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Department of Education will include sexual orientation, gender identity in Title IX protections

The U.S. Department of Education announced on Wednesday that it would be including sexual orientation and gender identity in the protections provided by Title IX, the federal law that prohibits discrimination in education on the basis of sex.

The Education Department’s decision overturns the policy of former President Donald Trump’s department, which did not include such protections in its definition of sex discrimination.

In making the announcement, the department cited last year’s U.S. Supreme Court decision in Bostock v. Clayton County, issued one year ago this week, in which the Supreme Court decided one could not discriminate against a person based on their sexual orientation or gender identity without discriminating against that person based on sex.

“The Supreme Court has upheld the right for LGBTQ+ people to live and work without fear of harassment, exclusion, and discrimination – and our LGBTQ+ students have the same rights and deserve the same protections,” said Education Secretary Miguel Cardona in a statement accompanying the decision. “I’m proud to have directed the Office for Civil Rights to enforce Title IX to protect all students from all forms of sex discrimination,” he said.

The decision to include sexual orientation and transgender protections under the umbrella of Title IX should not come as a surprise. In March, President Joe Biden issued an executive order “Guaranteeing an Educational Environment Free from Discrimination on the Basis of Sex, Including Sexual Orientation or Gender Identity.” In this order, he directed the Education Secretary to:

“account for intersecting forms of prohibited discrimination that can affect the availability of resources and support for students who have experienced sex discrimination, including discrimination on the basis of race, disability, and national origin; to account for the significant rates at which students who identify as lesbian, gay, bisexual, transgender, and queer (LGBTQ+) are subject to sexual harassment, which encompasses sexual violence; to ensure that educational institutions are providing appropriate support for students who have experienced sex discrimination; and to ensure that their school procedures are fair and equitable for all.”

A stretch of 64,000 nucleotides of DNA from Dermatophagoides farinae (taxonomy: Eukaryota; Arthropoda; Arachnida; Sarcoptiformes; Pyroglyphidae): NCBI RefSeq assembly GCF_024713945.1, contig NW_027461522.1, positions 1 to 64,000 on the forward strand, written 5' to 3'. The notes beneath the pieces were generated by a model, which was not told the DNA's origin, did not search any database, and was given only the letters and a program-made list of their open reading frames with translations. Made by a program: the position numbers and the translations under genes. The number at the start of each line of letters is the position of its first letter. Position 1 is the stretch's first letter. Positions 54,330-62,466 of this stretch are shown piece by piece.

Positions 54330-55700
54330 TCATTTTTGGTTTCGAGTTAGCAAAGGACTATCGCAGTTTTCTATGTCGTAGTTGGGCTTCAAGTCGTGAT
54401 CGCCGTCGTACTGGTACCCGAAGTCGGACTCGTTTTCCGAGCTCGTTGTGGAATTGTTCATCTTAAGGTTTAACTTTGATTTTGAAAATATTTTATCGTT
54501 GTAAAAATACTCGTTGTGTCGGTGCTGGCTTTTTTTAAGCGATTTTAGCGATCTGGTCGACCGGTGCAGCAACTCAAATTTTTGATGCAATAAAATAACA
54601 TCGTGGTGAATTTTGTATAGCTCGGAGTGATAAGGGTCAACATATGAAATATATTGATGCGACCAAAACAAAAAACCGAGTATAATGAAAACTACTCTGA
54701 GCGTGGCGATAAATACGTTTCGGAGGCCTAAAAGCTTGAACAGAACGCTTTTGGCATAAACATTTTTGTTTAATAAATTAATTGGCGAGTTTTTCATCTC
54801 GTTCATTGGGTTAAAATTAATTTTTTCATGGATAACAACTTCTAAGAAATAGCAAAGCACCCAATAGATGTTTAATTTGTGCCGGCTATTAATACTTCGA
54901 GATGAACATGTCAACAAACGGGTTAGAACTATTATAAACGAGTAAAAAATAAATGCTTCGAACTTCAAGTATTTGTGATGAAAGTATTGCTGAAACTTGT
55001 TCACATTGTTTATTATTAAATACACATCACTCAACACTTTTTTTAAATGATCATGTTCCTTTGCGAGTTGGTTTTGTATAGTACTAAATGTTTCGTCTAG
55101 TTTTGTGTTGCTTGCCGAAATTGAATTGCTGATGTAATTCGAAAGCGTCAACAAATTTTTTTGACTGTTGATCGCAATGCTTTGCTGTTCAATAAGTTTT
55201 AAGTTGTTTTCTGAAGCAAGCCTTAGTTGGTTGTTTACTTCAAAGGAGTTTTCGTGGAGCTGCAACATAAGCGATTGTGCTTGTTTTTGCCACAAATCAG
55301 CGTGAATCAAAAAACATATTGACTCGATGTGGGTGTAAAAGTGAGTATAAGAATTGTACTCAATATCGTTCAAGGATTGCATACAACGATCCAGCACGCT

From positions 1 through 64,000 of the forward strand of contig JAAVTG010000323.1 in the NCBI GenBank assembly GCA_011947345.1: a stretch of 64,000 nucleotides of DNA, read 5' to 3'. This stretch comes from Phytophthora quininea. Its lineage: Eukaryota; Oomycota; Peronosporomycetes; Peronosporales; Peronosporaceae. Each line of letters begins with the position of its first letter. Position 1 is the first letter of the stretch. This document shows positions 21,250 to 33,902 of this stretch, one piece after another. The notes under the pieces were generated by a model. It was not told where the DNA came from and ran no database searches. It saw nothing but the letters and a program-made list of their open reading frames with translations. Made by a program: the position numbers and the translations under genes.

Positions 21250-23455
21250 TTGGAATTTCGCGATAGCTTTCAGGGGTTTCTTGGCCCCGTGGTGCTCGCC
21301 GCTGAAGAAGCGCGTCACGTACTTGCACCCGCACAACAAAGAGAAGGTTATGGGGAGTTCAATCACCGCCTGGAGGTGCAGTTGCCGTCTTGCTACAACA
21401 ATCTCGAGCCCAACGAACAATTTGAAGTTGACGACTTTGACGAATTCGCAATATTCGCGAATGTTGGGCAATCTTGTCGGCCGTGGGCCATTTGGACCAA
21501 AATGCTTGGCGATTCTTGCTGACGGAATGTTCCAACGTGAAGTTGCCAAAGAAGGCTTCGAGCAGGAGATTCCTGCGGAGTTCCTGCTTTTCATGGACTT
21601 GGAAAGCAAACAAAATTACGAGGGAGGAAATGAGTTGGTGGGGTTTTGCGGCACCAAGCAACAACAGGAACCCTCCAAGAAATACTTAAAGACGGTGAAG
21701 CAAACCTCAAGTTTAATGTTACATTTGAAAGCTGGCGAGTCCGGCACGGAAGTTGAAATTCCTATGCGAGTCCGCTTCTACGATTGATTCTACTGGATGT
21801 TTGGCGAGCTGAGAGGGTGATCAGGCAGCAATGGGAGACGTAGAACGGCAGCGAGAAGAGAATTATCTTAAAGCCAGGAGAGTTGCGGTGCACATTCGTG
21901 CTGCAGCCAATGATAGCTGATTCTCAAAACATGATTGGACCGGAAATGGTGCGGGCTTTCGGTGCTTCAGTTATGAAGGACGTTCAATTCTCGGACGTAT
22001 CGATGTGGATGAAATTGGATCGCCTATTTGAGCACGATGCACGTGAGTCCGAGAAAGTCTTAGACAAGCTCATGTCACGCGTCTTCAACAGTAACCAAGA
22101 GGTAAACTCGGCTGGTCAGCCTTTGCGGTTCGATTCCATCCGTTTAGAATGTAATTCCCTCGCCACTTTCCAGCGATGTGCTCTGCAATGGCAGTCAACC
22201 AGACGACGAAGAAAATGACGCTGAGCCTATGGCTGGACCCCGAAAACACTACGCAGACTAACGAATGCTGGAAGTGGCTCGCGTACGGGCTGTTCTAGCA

The Bostock Supreme Court decision relied upon by the Education Department effectively said discrimination based on sexual orientation or gender identity fell under the rubric of “sex discrimination” because individuals of one sex were being discriminated against for behavior that wouldn’t be punished if were done by another sex.

For example, the court ruled, a biological man who dresses as a woman should not be punished because a woman wouldn’t be punished for dressing like a woman. Similarly, a man who dates another man should not be punished because a woman who dates a man wouldn’t face any sanction.

“An employer who fires an individual for being homosexual or transgender fires that person for traits or actions it would not have questioned in members of a different sex,” wrote Justice Neil Gorsuch in the decision, employing a strict textual interpretation.

“The Department of Education strives to provide schools with the support they need to create learning environments that enable all students to succeed, regardless of their gender identity or sexual orientation,” said Acting Assistant Secretary for Civil Rights Suzanne Goldberg.

“Equity in education means all students have access to schools that allow them to learn and thrive in all aspects of their educational experience,” said Goldberg. “As part of our mission to protect all students’ civil rights, it is essential that OCR acts to eliminate discrimination that targets LGBTQ+ students.”

However, critics note that Title IX has often been used on campus to punish male students with little to no due process, allowing schools to set up “kangaroo courts” to prosecute cases related to sexual misconduct. Expanding the definition of the law, they say, could open up a whole new avenue for students to find themselves before campus tribunals with little opportunity to defend themselves.

In fact, Goldberg herself has been accused of being inconsistent when it comes to Title IX enforcement. Just last week, Yale cardiology and medical Professor Raymond Givens said that Goldberg did not properly investigate complaints of sexual assault while serving as the university’s executive vice president for University Life.

In a complaint filed with the New York Attorney General in April, Givens said he had spoken to several student sexual assault survivors “who all tell a consistent story of the university obstructing their attempts to obtain justice.”

“Striking grad student workers are asking for the university to allow a neutral and independent party to handle grievances related to sex assault and gender-based harassment, which the university is resisting,” he said.

Read the full Department of Education Title IX announcement here.

MORE: Women’s rights activist praises DeVos Title IX rules for putting the Constitution over ‘therapeutic interests’


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About the Author
Senior Reporter
Christian focuses on investigative, enterprise and analysis reporting. He is the author of "1916: The Blog" and has spent time as a political columnist at USA Today, the Milwaukee Journal Sentinel, and National Review Online. His op-eds have been featured in The New York Times, Wall Street Journal, New York Post, City Journal, Weekly Standard and National Review. He has also been a frequent guest on political television and radio shows. He holds a master’s degree in political science from Marquette University and lives in Madison, Wisconsin.